The United States Supreme Court rejected former President Donald Trump‘s effort to withhold records from the House select committee that is investigating the Jan. 6 Capitol attack.

The ruling ended in a 8-1 majority, with the Court’s most conservative justice, Clarence Thomas, being the only justice to side with Trump.

Trump contended that he had executive privilege as a former president, but President Joe Biden was willing to give the committee access to the files.

“The questions whether and in what circumstances a former President may obtain a court order preventing disclosure of privileged records from his tenure in office, in the face of a determination by the incumbent President to waive the privilege, are unprecedented and raise serious and substantial concerns,” the court said.


A week of political news in your in-box.
We find the news you need to know, so you don't have to.

They did not directly answer those questions, but decided that Trump being the former president had nothing to do with the case since his “claims would have failed even if he were the incumbent,” the Supreme Court order said.

Over 700 pages of records will be sent to the committee.

Chairman Rep. Bennie Thompson (D-Mississippi) and Vice-Chair Rep. Liz Cheney (R-Wyoming) said in a statement released Wednesday night that the committee has already begun to receive documents.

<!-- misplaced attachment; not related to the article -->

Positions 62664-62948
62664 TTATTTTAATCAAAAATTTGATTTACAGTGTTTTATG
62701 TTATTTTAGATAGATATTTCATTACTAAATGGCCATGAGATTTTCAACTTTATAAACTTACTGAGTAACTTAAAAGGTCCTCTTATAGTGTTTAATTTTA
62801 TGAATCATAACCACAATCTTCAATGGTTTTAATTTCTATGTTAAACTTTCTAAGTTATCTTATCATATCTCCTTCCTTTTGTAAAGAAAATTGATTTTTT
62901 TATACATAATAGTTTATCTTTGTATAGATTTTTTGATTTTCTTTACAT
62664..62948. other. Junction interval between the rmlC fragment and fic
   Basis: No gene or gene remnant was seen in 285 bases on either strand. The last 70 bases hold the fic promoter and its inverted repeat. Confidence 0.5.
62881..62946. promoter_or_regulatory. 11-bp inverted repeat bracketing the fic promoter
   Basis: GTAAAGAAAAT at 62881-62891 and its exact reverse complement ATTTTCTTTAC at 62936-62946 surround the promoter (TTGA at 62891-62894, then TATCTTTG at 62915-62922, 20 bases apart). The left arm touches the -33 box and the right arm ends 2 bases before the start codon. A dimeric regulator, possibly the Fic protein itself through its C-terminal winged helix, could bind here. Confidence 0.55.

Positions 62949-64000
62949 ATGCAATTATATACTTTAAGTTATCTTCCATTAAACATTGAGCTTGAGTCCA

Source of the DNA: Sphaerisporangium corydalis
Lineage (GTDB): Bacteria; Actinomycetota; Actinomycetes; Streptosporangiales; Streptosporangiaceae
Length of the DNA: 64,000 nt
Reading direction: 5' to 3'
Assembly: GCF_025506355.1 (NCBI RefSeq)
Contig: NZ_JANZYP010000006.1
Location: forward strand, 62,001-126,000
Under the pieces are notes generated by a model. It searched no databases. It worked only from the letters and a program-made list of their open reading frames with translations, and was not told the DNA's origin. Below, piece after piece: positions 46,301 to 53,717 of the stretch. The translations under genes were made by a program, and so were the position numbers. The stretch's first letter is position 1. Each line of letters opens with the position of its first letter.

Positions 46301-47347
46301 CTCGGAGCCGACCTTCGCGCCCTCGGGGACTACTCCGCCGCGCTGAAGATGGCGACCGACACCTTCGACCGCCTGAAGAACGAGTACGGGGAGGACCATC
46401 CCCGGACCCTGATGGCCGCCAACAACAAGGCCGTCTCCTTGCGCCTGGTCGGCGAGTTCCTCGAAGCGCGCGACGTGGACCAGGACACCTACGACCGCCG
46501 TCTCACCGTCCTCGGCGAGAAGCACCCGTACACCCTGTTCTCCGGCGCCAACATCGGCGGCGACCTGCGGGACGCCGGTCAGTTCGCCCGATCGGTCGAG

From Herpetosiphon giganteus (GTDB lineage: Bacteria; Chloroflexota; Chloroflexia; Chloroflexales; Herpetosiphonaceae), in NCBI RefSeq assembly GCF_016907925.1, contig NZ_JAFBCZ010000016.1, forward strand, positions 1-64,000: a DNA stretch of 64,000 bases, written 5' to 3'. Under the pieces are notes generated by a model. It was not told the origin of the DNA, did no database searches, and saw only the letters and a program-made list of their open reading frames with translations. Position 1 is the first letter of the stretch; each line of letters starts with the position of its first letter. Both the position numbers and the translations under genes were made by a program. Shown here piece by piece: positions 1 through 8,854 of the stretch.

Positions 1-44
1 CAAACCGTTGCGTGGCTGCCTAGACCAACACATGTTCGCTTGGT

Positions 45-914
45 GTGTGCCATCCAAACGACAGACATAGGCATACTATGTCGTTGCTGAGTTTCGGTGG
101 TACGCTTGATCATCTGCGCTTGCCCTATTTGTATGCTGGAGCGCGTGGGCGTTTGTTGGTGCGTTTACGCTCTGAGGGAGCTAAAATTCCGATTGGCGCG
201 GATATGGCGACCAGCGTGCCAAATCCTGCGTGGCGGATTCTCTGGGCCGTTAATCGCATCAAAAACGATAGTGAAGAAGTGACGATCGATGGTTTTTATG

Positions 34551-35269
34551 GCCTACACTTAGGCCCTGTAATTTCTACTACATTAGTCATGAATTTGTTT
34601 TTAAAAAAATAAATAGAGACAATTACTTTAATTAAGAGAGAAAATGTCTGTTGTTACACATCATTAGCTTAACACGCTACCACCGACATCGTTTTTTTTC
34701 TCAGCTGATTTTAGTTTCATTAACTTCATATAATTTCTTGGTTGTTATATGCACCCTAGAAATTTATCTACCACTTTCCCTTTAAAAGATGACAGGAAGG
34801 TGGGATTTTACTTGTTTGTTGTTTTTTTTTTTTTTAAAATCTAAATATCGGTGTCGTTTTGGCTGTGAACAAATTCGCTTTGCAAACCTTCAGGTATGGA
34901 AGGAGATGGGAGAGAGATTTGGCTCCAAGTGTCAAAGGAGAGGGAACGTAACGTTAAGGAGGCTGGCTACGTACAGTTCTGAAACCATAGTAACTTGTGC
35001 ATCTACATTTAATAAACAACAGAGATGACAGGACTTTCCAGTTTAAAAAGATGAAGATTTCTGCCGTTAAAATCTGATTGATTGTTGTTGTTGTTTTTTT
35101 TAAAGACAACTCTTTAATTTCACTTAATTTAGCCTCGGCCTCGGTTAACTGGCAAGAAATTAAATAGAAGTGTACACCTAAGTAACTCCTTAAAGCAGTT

“Our work goes forward to uncover all the facts about the violence of January 6th and its causes,” the statement said. “We will not be deterred in our effort to get answers for the American people, make legislative recommendations to strengthen our democracy, and help ensure nothing like that day ever happens again.”

While the justices agreed that Trump needed to hand over the records, Justice Brett Kavanaugh wrote an addition to the majority opinion. He said that former Presidents should, under normal circumstances, have communications privilege during their presidency.

“If Presidents and their advisers thought that the privilege’s protections would terminate at the end of the Presidency and that their privileged communications could be disclosed when the President left office (or were subject to the absolute control of a subsequent President who could be a political opponent of a former President), the consequences for the Presidency would be severe,” he wrote.

Kavanaugh also noted that executive privilege should not be absolute.

Read more about:

Get the free uPolitics mobile app for the latest political news and videos

iPhone Android

Leave a comment